Inside the kitchen of Café Boulud chef de cuisine Sylvain Assié

Inside the kitchen of Café Boulud chef de cuisine Sylvain Assié

Working for the Four Seasons has taken Café Boulud chef Sylvain Assié around the globe. His most recent hotel tenure brought him to Toronto in 2010 with his wife, Charline Leroy, and seven-year-old daughter, Chloé. It took the couple six months of house hunting to settle on this East York semi. Although the interior was dated, the house was on a subway line and close to a French school for Chloé. Soon after moving in, they updated the living areas; Assié, however, has yet to tackle the kitchen, which he says will be a total gut job.

There’s a grand total of three things Assié likes about his kitchen: the gas range, the proximity to the backyard (Assié is an all-season griller), and—compared to their teeny condo kitchen of five years—the size. Even the gas range has its issues, though. Assié is contemplating swapping it out for an induction option; it would be safer for Chloé and their kitty, Lily, who tends to run across the counters.

Assié does most of the family’s grocery shopping in their neighbourhood. For meat, he’ll hit up Stock in Trade; the owner is friendly and makes some fabulous sausages, including a good merguez, and whole roast chickens for easy weeknight meals. (It’s a good bird, notes Assié, though not as good as his own.) For produce, eggs and milk, Rowe Farms is his go-to, and Petite Thuet is the family’s bread destination—a Thuet baguette usually disappears shortly after purchase. For everything else, they’ll go to the nearby Loblaws.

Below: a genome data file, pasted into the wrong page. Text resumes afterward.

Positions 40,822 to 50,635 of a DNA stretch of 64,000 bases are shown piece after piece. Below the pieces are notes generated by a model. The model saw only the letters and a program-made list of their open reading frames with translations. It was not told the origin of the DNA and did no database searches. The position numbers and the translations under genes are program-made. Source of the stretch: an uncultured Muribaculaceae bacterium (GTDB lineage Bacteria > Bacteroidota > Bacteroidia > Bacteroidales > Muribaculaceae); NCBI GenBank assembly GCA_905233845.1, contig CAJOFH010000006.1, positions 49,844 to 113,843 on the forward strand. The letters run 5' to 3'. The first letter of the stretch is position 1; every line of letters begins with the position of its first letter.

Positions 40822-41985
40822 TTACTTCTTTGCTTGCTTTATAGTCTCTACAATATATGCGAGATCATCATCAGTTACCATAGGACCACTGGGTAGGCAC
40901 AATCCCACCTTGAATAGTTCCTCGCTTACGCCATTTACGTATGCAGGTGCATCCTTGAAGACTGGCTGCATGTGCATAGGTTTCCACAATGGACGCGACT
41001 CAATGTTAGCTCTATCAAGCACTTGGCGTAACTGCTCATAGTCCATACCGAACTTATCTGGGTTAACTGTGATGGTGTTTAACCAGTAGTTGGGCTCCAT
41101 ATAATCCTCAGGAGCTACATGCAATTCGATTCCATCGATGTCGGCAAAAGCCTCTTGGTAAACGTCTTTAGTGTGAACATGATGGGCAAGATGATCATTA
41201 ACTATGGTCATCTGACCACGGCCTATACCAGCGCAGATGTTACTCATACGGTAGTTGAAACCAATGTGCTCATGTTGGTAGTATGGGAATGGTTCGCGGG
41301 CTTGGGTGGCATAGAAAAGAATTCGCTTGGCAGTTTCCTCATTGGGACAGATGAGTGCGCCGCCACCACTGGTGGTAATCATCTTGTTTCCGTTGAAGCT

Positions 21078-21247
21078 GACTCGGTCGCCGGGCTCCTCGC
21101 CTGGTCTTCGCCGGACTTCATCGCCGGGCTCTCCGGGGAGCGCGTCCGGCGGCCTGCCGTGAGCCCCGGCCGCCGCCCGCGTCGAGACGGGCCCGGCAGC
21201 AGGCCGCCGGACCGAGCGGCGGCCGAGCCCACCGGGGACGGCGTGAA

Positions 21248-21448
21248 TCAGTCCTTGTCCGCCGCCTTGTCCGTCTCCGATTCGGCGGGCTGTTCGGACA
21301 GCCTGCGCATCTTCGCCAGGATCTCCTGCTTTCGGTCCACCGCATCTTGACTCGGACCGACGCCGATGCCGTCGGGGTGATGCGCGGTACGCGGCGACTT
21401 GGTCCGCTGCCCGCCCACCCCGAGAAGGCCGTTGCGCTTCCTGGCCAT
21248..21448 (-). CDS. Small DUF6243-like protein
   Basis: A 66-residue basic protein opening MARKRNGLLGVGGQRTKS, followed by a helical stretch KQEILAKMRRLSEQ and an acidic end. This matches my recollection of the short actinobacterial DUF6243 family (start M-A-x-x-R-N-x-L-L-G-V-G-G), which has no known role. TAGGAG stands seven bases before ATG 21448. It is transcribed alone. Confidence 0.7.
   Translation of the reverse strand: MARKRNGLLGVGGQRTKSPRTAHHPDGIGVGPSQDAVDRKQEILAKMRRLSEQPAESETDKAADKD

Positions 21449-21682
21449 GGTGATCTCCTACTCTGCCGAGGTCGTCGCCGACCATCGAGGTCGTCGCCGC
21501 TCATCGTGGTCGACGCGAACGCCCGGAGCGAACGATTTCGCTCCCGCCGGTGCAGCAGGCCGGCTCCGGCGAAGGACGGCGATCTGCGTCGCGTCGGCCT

Leroy handles most of the weekday meals, while Assié cooks on his days off. On Sunday mornings, the family goes out for brunch. They like to try new restaurants Leroy reads about, and last weekend they visited Bodega Henriette. Colette is up next since Assié’s ex-sous chef has taken over its kitchen. Monday and Sunday nights mean family dinners, which are typically simple affairs. “Dinner is usually a protein and some vegetables,” says Assié. Leroy is a more adventurous home cook than her husband; she’ll whip up things like stir-fries and ssäms, and will often buy random ingredients just to try them out.

Wine, mais bien sûr:

Assié and Leroy don’t host many dinner parties, but when they do, they pull out this raclette grill. “It makes for an easy party,” Leroy says. “Everything is prepared in advance, so you can enjoy the time with your friends,” she says. They bought this one at Canadian Tire:

It wouldn’t be a chef’s kitchen without some quality knives:

Here are a few of his favourite cookbooks:

Missing from the photo: Chloé.

With Chloé out of the picture, Lily gets the spotlight: